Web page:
Ya know, it’s kind of funny that I named this site Johnny Ringo’s Reviews, and started it just so I could review albums I listen to alot and really enjoy, yet it seems I am only able to do one new release post a month due to release schedules not being consistently good as well as the other posts I’ve been putting up on the site. With July now being over, I chose my favorite albums I heard that were released and I hope you’ll check them out. Thanks so much for reading and check out my Facebook page to keep up to date with my posts.
Even if you’ve never heard Nile before, you could probably tell from the name and their artwork that founding guitarist Karl Sanders is a huge nerd for Egyptian folklore. They are one of the more unique death metal bands you’ll ever hear due to their incredibly complex/unique Egyptian theme.
Though I haven’t enjoyed an album of theirs front-to-back since 2005′s “Annihilation Of The Wicked”, I was pleasantly surprised by this album. It seems that their last two albums, particularly “Those Whom The Gods Detest” got kind of boring after awhile, but “Sethu” manages to keep me intrigued throughout the entire affair. Though the album is incredibly heavy and technical, it does feature a few strange tracks that aren’t really metal, particularly the song “Slaves of Xul” which sounds like something from an Indiana Jones movie. The songs on the album that stood out in particular to me are the album closer “The Chaining of the Iniquitous” and “The Inevitable Degradation of Flesh” because both of them feature some incredibly catchy guitar work with a very unique tone. I also love the song “Tribunal of the Dead”which features headbangable riff upon headbangable riff.
Though this album still sounds a lot like the majority of Nile’s discography, I enjoy it quite a bit because the riffs are heavy and incredibly catchy, plus the album gets better and better with repeated listens. The album is especially worth listening to if you’re a fan of the band or their drummer George Kollias.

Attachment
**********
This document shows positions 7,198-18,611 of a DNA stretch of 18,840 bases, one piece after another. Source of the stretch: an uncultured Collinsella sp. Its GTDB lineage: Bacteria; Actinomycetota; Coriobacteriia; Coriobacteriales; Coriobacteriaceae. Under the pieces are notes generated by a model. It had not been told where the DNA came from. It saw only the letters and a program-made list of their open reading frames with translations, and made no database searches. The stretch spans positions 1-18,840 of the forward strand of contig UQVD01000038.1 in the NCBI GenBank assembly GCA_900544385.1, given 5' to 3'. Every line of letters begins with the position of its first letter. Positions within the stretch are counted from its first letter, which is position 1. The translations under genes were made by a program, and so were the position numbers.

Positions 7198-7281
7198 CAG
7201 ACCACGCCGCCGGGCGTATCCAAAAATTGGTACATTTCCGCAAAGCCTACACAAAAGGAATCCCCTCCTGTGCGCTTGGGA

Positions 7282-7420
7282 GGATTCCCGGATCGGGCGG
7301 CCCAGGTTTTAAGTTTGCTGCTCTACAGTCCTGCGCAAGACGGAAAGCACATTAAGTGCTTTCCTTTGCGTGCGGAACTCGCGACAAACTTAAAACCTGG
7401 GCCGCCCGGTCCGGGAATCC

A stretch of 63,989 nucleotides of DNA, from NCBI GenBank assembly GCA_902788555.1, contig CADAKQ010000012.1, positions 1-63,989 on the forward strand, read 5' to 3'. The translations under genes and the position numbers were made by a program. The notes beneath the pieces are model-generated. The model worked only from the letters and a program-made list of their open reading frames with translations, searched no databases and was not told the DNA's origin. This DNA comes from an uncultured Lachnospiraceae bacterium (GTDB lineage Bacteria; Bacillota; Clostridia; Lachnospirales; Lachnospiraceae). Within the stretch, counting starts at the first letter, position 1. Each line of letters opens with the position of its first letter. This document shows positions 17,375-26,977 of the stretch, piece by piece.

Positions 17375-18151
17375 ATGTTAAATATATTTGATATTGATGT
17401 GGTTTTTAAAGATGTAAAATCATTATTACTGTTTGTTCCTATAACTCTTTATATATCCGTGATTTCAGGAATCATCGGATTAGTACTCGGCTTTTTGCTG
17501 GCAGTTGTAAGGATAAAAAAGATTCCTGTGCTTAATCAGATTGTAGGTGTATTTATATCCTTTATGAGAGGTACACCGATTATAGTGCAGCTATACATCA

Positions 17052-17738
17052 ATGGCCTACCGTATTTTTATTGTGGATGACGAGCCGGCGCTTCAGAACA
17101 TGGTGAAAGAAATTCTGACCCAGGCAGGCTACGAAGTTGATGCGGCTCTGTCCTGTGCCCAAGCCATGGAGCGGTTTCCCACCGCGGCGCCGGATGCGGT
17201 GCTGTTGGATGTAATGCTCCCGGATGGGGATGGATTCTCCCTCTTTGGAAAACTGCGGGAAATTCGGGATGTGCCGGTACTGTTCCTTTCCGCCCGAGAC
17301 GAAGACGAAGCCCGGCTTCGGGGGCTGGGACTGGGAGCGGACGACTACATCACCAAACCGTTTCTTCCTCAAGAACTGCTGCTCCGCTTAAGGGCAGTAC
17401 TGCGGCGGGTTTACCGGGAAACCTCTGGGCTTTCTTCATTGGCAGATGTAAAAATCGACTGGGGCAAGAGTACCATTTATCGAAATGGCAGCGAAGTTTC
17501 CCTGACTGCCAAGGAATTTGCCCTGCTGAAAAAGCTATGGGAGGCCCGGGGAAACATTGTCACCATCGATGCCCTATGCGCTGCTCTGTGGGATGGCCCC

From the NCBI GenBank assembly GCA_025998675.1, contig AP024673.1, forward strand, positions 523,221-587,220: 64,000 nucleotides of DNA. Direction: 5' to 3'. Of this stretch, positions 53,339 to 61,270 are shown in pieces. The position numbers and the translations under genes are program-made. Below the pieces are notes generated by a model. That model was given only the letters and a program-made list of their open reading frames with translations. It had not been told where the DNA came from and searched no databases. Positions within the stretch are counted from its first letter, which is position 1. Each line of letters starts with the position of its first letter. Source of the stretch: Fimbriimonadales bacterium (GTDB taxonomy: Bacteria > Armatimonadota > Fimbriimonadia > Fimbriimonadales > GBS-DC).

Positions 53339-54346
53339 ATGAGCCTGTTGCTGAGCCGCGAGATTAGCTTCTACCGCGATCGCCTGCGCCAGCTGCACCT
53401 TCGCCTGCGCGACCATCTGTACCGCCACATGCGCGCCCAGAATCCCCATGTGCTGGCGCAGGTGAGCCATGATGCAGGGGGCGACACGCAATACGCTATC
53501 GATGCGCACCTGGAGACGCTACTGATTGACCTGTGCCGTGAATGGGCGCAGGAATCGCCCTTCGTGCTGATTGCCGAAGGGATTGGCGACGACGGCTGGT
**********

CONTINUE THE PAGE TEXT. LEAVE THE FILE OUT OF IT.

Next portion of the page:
Bonded By Blood are a thrash revivalist band from Pomona, Ca and “The Aftermath” is their third album put out by Earache Records. Though I’m not normally a fan of newer thrash bands -especially ones who directly rip off their name from a classic thrash album- I actually love this band.
Before hearing 2010′s “Exiled To Earth”, their last with founding vocalist Jose Barrales, I wrote them off as another boring thrash band, but after reading about that album’s amazing sci-fi concept, I gave them a chance and fell in love. One interesting note about “The Aftermath” is that the album features vocalist Mauro Gonzalez who joined the band right after “Exiled” was released, but this is his first album with them. Musically speaking, if you know what thrash metal sounds like, you can fairly predict how the album sounds genre-wise but I feel they do have a strong amount of musicianship and considering they only feature one guitarist now, I have to say I’m still pretty impressed with how this record turned out. As far as standout tracks go, check out the songs “Shepherds Of Rot” and “Show No Fear” as they are perfect for beer-drinkin and hellraisin.
When you compare Bonded By Blood to some of the other standout thrash revival bands nowadays like Vektor, Municipal Waste, and Havok, they definitely hold their own, and they definitely make you want to bang your head as if up from the dead, particularly because intense metal is all that you need.
Primate is a band from Atlanta, Ga formed by Kevin Sharp of Brutal Truth and Bill Kelliher of Mastodon. According to Kevin Sharp, the band was formed simply because he wanted to be a part of a band with all members located in Atlanta, but if you didn’t know that you would assume they were formed out of necessity one night after drinking a few too many beers and listening to too much Discharge and breaking things together.